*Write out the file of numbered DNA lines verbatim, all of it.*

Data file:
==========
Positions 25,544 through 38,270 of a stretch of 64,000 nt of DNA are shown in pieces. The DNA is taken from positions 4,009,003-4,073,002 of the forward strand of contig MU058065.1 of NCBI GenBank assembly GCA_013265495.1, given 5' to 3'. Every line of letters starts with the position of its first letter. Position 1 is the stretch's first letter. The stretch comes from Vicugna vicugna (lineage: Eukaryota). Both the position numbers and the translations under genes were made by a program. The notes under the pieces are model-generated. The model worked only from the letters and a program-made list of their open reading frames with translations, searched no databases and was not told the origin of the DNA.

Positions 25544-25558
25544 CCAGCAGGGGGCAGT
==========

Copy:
Positions 25,544 through 38,270 of a stretch of 64,000 nt of DNA are shown in pieces. The DNA is taken from positions 4,009,003-4,073,002 of the forward strand of contig MU058065.1 of NCBI GenBank assembly GCA_013265495.1, given 5' to 3'. Every line of letters starts with the position of its first letter. Position 1 is the stretch's first letter. The stretch comes from Vicugna vicugna (lineage: Eukaryota). Both the position numbers and the translations under genes were made by a program. The notes under the pieces are model-generated. The model worked only from the letters and a program-made list of their open reading frames with translations, searched no databases and was not told the origin of the DNA.

Positions 25544-25558
25544 CCAGCAGGGGGCAGT